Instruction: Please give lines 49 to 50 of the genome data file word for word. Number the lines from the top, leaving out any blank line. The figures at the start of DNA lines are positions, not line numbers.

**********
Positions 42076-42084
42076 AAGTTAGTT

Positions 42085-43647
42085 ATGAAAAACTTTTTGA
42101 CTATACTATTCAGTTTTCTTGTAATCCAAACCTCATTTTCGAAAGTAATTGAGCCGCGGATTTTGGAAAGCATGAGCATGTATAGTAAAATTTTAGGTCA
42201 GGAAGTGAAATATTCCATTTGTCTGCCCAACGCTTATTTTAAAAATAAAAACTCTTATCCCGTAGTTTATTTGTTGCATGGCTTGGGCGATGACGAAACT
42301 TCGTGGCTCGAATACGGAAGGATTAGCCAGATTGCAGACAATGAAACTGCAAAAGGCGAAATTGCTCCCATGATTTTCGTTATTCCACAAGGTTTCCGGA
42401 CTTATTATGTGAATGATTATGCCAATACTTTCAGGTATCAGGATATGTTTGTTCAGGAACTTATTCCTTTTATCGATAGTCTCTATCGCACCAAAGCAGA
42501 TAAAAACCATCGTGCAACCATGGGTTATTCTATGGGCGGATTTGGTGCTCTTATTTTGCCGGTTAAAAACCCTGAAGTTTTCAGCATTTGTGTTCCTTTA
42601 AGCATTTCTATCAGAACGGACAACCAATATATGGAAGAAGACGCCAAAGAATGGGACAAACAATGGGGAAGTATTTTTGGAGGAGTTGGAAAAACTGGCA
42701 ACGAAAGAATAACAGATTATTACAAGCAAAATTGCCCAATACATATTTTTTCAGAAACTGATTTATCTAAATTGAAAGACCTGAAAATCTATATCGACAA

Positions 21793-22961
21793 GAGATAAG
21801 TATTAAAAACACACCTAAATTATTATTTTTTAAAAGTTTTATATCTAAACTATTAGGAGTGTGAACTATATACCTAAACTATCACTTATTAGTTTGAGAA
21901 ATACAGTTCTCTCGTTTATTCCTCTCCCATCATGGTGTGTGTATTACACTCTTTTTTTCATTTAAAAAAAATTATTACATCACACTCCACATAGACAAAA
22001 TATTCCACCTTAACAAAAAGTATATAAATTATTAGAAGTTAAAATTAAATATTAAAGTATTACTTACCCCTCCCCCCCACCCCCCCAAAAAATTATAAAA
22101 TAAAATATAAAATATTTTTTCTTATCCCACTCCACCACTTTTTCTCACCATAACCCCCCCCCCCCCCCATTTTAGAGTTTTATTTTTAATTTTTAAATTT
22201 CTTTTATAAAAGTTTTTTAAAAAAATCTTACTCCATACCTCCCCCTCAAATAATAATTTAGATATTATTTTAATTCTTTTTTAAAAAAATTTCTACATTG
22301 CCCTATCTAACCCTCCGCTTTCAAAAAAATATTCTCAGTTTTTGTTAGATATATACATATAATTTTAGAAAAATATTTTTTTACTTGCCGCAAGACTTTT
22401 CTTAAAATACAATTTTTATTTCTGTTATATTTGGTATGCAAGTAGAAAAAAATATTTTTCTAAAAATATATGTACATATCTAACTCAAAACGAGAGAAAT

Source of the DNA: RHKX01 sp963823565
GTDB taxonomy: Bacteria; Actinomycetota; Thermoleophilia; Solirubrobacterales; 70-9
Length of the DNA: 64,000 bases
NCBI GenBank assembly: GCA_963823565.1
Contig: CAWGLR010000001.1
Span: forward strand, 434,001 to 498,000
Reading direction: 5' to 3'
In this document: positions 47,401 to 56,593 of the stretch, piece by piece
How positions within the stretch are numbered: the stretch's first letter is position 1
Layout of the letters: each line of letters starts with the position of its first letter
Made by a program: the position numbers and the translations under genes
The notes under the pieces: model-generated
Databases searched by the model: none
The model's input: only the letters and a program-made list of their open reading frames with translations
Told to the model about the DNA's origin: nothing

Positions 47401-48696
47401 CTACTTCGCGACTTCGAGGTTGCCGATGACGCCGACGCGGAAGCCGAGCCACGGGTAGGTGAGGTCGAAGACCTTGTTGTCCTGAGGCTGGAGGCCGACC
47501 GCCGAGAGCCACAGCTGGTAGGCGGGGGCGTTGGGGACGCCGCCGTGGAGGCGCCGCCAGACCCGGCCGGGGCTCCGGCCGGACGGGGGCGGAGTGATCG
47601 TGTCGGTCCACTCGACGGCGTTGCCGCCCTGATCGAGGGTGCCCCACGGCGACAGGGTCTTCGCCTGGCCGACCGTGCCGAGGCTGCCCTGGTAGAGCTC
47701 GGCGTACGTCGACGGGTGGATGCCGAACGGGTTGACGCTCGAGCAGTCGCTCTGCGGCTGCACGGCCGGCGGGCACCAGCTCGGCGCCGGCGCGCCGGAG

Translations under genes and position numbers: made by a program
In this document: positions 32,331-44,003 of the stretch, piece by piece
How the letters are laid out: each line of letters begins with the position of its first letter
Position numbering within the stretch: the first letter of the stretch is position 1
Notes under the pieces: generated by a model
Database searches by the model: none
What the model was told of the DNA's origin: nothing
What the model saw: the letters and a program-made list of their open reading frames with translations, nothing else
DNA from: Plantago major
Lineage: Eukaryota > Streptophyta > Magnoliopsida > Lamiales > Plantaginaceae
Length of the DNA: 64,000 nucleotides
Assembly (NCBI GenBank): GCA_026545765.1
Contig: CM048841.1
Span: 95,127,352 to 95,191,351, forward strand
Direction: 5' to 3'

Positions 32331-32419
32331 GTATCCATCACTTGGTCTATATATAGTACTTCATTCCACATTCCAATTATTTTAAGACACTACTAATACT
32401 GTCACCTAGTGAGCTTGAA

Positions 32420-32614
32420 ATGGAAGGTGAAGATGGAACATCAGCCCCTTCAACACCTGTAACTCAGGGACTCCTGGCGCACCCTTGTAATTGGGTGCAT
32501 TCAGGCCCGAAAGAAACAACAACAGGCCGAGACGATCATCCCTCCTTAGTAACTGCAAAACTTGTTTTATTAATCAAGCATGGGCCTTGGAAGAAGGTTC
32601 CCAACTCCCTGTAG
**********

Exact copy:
DNA from: Plantago major
Lineage: Eukaryota > Streptophyta > Magnoliopsida > Lamiales > Plantaginaceae